Having done my Leaving the year she was born , I hadn’t heard of the writer Louise O’Neill until I was mooching in a bookshop the other day. I randomly picked up Asking For It — largely because of Jeanette Winterson’s recommendation on the cover — and read it almost in one go.
It’s about rape. Not the kind of rape we think of when we think about rape — the unknown attacker, the dark alley — but the kind that actually happens. Where the woman knows the man or men. According to Amnesty International, Ireland has the lowest rape conviction rate — 1% — in the EU. One percent? I didn’t know that until I read O’Neill’s novel. One percent. A figure that is like some grotesque punchline.
Asking For It should be read in schools. It is about real teenagers living now in real — made up characters, obviously, as it’s fiction — but modern teenagers living in modern with Snapchat and Facebook and Instagram and MDMA and vodka and little idea about what consent means. It’s the story of a good looking teenager, vain and self obsessed and insecure and desperate to be seen as cool by the older crowd (because we shouldn’t have to like rape victims in order to convict rapists). It’s how she drinks and takes drugs and has lots of consensual sex. She’s not the Virgin Mary.
And it’s about what happens when this good looking girl, off her face at a party, is gang raped by her friends. She doesn’t remember what happened, but next day there are photos all over social media. She would rather forget it — she doesn’t want to risk unpopularity. They are nice boys from good families, things just got a bit out of hand, says her mother at one point. The setting is a small fictional Irish town — O’Neill herself is from Clonakilty — and what happens when the town’s nice boys from good families commit gang rape.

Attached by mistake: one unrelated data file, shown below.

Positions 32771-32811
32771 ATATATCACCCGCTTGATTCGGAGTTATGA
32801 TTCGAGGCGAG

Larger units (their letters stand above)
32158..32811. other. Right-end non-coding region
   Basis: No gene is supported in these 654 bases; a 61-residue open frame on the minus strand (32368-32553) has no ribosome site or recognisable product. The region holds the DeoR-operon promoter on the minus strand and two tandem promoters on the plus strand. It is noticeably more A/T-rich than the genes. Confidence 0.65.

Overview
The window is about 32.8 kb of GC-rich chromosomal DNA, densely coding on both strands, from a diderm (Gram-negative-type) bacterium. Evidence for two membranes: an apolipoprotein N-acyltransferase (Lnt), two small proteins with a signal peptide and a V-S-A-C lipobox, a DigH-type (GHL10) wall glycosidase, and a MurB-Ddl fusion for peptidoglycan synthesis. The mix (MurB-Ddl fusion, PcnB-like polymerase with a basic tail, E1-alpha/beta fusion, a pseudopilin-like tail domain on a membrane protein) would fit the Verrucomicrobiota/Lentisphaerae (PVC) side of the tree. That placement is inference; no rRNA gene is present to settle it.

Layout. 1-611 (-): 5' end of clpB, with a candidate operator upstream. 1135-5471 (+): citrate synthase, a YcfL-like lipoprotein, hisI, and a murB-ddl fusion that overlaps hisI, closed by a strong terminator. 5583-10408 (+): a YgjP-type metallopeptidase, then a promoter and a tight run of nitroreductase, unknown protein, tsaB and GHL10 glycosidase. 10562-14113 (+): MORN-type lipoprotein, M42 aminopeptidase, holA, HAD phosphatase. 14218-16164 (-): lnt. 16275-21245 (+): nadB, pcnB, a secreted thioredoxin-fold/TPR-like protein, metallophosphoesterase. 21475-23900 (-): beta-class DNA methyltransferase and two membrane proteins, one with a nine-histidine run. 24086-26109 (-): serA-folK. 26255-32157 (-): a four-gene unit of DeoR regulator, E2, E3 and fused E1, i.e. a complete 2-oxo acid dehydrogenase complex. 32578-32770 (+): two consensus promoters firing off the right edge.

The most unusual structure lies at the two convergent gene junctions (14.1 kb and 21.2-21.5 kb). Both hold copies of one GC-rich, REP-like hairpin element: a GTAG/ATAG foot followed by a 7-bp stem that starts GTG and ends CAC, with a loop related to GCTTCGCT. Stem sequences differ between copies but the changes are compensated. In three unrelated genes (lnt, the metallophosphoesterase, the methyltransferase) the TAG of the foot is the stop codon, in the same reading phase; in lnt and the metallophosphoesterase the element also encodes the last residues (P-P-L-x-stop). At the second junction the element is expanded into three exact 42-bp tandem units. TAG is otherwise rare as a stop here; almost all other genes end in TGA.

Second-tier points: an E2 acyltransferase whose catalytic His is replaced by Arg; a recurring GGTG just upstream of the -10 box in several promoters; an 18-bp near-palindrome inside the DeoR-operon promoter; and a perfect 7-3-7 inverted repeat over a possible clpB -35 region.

The raped girl becomes a digital and broadcast commodity, championed by feminists, discussed on radio and television, featured in newspapers, hashtagged on Twitter, shared and shared and shared on Facebook. It’s about privacy, consent in relation to alcohol and drugs, physical and digital boundaries. It’s about the loss of individual identity as she becomes a media construct, and how this plays out in the small Irish town where the solicitor and the doctor and the guards and the girl’s family all know each other, have grown up together.
But mostly it’s about misogyny. It’s about how a character who is not virtuous or sympathetic, and looks hot and off her head, is asking for it. It’s about how boys will be boys, and how girls need to take responsibility for boys being boys. It’s about recklessness and risky behaviour being the crime, rather than rape. It’s about victim blaming, and the culture of what-did-she-expect.
I will be urging my 15-year-old daughter and all her friends to read it.
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